Shares in Azlan, which distributes hardware and software to link computers in networks, are to be placed at 230p, valuing the company at pounds 50m.
Azlan is a middle man between manufacturers - such as Intel, Digital and Microsoft - and end users in the growing market for equipment that allows personal computers to 'talk' to each other.
Research by Dataquest suggests that by 1997 more than 75 per cent of the 50 million PCs in Europe will be linked through networks. Currently, 36 per cent of 28 million PCs can exchange information.
Azlan estimates that the market will be worth pounds 7.7bn in four years' time, and more than half will be supplied through distribution companies.
The increasing sophistication of networks and the rapid obsolescence of products means that Azlan, which employs one technical expert for every salesman, is able to generate much higher margins than are usual for the distribution industry.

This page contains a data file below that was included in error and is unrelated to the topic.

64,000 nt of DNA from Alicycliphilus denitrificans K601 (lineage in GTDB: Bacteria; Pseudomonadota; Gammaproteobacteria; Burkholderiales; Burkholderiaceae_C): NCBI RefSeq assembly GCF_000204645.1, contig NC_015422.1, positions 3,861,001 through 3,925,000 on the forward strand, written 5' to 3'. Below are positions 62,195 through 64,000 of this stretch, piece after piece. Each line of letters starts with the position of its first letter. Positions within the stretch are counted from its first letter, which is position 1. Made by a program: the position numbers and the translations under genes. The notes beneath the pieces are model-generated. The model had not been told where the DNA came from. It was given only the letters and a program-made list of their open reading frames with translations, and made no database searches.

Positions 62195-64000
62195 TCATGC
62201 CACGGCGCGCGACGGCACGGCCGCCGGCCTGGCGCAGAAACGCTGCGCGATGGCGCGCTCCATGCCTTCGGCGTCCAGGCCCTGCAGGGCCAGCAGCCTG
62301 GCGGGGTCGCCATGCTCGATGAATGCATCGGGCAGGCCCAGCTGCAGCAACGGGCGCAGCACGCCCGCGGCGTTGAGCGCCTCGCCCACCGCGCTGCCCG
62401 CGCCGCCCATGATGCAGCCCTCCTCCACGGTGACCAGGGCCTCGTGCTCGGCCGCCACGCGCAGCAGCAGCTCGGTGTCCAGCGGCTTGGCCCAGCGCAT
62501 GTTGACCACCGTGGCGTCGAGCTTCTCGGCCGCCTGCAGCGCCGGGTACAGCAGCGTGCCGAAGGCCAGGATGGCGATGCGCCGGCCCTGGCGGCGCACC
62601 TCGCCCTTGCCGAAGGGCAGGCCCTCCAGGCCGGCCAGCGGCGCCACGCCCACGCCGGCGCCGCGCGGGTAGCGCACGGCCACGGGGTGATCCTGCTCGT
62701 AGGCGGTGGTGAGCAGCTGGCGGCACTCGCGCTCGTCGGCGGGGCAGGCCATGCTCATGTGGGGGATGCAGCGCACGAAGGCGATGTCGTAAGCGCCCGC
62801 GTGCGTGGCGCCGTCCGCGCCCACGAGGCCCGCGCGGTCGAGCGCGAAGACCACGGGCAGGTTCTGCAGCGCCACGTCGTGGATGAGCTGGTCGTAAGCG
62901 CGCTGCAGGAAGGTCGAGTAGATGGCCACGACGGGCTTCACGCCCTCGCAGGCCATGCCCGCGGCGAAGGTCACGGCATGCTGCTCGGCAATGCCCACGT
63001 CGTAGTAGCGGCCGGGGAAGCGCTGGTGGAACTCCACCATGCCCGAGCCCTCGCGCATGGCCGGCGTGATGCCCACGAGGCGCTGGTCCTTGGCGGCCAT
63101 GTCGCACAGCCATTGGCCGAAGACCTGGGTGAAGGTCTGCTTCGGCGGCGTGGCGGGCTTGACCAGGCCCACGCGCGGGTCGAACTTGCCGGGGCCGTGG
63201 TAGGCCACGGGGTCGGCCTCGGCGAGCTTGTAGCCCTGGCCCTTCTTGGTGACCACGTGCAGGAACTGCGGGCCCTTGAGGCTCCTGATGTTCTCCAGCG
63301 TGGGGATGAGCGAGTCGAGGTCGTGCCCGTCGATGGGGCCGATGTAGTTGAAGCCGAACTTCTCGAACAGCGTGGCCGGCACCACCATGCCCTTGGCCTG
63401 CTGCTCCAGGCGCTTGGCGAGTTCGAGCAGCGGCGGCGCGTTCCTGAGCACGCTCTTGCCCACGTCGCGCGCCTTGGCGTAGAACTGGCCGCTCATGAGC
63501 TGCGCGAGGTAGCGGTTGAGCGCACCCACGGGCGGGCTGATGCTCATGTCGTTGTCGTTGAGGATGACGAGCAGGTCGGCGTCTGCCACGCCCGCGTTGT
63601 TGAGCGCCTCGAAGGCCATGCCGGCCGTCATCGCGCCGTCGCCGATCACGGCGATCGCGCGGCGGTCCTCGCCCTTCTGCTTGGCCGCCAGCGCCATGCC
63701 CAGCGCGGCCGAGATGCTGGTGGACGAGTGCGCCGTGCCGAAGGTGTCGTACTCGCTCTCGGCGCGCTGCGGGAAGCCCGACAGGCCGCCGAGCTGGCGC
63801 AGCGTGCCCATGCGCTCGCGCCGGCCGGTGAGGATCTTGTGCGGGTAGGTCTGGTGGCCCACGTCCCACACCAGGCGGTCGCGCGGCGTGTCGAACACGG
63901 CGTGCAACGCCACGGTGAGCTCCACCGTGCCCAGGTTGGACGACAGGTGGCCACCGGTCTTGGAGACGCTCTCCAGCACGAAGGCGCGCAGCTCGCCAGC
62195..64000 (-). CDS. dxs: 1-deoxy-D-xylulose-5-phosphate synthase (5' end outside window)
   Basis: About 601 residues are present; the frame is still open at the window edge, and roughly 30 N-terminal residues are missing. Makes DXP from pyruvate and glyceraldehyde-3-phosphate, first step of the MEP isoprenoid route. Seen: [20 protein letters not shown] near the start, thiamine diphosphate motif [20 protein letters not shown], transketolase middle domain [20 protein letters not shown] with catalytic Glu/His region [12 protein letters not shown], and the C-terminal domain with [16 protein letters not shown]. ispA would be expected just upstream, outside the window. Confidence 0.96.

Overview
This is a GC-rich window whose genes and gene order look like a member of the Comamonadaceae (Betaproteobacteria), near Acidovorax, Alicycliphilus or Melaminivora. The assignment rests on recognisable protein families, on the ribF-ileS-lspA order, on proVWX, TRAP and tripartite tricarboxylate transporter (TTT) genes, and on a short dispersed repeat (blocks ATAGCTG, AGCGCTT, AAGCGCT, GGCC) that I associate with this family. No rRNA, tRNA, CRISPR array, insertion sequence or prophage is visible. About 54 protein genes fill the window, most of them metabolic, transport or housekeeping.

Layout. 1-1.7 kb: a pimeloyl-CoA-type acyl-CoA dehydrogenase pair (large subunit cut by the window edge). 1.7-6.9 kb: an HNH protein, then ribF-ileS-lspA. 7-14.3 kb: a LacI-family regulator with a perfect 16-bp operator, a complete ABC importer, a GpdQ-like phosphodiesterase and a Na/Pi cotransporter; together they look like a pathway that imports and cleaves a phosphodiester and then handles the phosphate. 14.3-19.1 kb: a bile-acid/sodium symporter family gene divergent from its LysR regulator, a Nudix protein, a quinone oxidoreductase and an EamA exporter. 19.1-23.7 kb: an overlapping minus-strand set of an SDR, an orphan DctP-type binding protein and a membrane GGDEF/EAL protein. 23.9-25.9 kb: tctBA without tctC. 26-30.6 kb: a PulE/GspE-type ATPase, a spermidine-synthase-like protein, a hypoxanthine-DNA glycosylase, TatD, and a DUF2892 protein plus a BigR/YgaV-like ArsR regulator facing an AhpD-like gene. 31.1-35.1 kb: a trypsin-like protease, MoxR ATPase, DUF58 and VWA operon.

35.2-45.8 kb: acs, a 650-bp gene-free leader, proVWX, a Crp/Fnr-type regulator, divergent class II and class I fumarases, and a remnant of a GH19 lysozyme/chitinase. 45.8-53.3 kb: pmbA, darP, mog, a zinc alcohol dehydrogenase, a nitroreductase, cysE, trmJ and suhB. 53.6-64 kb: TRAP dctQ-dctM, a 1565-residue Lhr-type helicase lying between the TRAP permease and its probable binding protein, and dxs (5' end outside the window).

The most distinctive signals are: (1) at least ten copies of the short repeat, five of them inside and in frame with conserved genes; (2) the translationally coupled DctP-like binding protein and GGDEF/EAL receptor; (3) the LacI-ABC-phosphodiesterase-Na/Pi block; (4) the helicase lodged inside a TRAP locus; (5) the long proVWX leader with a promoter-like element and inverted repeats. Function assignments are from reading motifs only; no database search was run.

The issue of 9.65 million shares will raise more than pounds 15m for existing shareholders and pounds 6m for the company. On the basis of forecast profits for the year to March 1994 of pounds 4m, the shares are being sold on a prospective p/e ratio of 18, or 27.4 times last year's profits.
In the year to March, Azlan made profits before tax of pounds 2.95m from sales of pounds 41m. During the five years since 1988, the company has averaged sales and profits growth of 47 per cent a year.
A notional dividend of 3p puts the shares on a yield of 1.6 per cent.
Within the past year, Azlan has set up greenfield operations in Germany and Denmark. Sales in Germany have grown during the company's first nine months to an annualised rate of pounds 6m.Reuse content